All posts by Bruce Hunt

29 October 2021 — 12:00 noon — online

Rebecca Onion (Slate)

“How the Histories of Medicine and Public Health Have Fared in the Media During Covid-19”

During the current pandemic, journalists struggling to explain the myriad social, cultural, and political disturbances of COVID-19 have reached for the history of medicine and public health for assistance. During this talk, a journalist who participated in this particular ongoing historical contextualization project will turn a critical eye on digital journalism’s record in this matter, and ask what, if anything, can be learned about the popularization of the history of medicine and public health from this patchy record.

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Rebecca Onion is a staff writer and editor at Slate and author of Innocent Experiments: Childhood and the Culture of Public Science in the United States (UNC Press, 2016). She received her Ph.D from the UT-Austin Department of American Studies in 2012.

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To take part in this event, please register in advance by using this link:
https://utexas.zoom.us/meeting/register/tJYqde6trD0qHNB6tHsKPpCzMklG5yRIe8LM
After registering, you will receive a confirmation email containing
information about joining the meeting.

22 October 2021 — 12:00 noon — online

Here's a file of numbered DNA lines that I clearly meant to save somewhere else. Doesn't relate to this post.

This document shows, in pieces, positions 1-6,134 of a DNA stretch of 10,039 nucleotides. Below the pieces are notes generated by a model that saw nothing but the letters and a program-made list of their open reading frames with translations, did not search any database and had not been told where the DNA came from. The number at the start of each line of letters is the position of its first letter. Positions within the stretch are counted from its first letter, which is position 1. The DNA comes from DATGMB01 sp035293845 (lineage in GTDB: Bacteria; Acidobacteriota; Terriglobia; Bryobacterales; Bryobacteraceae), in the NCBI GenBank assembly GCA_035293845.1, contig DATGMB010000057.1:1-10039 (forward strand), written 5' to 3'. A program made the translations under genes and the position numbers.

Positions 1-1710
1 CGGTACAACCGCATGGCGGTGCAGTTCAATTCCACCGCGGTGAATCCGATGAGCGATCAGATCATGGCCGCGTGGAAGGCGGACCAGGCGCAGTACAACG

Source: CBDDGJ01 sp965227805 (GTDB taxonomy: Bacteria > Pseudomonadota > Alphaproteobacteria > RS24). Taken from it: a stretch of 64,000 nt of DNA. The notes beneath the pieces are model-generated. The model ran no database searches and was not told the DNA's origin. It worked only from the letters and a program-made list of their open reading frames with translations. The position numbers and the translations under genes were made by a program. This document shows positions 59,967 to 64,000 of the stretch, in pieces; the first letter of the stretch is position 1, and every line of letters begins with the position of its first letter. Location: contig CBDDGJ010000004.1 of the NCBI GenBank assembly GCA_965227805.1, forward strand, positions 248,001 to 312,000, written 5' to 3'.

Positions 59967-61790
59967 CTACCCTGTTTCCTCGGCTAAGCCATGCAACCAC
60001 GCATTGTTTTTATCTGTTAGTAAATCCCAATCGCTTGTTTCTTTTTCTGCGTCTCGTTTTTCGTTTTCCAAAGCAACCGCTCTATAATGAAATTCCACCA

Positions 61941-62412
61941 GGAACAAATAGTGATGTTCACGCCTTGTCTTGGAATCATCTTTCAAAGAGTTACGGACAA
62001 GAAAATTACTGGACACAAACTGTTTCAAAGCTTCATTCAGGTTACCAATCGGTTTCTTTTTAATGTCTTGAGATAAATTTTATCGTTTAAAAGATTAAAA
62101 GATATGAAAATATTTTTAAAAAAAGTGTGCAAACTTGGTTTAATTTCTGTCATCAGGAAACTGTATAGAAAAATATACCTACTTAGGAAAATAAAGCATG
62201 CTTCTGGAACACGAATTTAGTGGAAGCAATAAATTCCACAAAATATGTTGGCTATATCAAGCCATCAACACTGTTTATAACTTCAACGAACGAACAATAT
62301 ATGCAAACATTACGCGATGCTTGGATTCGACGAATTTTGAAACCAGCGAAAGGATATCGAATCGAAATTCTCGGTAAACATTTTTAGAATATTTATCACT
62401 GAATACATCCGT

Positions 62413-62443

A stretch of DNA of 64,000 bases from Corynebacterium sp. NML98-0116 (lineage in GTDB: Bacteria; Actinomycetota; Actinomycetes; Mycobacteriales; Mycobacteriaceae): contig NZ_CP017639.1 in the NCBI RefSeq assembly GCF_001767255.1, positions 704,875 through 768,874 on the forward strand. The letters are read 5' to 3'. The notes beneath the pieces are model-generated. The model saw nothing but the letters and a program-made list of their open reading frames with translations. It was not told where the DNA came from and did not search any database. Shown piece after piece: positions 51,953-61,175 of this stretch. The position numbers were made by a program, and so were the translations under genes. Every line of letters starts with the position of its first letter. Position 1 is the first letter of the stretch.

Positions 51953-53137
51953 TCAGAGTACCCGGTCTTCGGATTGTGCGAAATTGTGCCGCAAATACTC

Felipe Fernandes Cruz (Tulane University)

“Hacking Airspace: The Insurgent Technology of Brazil’s Hot Air Balloons”

Brazil has a long tradition of launching hot air balloons at Catholic festivals—but in the mid twentieth century, these balloons became a secular art form beyond saints’ days. As the secular practice grew, balloonists created increasingly larger aircraft, requiring complex technical expertise. By the 1970s and 1980s, teams were making technically and artistically elaborate balloons up to 105 meters tall and carrying hundreds of kilos of fireworks, banners, or lanterns. These large aircraft came to dominate the busy urban airspace, posing a danger to airliners, and were eventually criminalized, making police raids of balloonists’ workshops a common feature of local news. In crafting large and complex balloons, these balloonists who mostly hail from the margins of Brazilian society, created and formalized their own body of technological expertise—an insurgent technology that exists in conflict with the state and formal technological systems.
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Felipe Fernandes Cruz is an assistant professor in the History Department at Tulane University in New Orleans. He earned his PhD in History from UT in 2016 with a dissertation on aeronautics and nation-building on Brazil’s frontiers, which will form the basis of his forthcoming book on the subject. He is also very active in developing tools and methods for the digital humanities.
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Register in advance for this meeting:
https://utexas.zoom.us/meeting/register/tJIvduyprDkjHdcpayZ1u_2ADjeIRiRbSOSw

After registering, you will receive a confirmation email containing information about joining the meeting.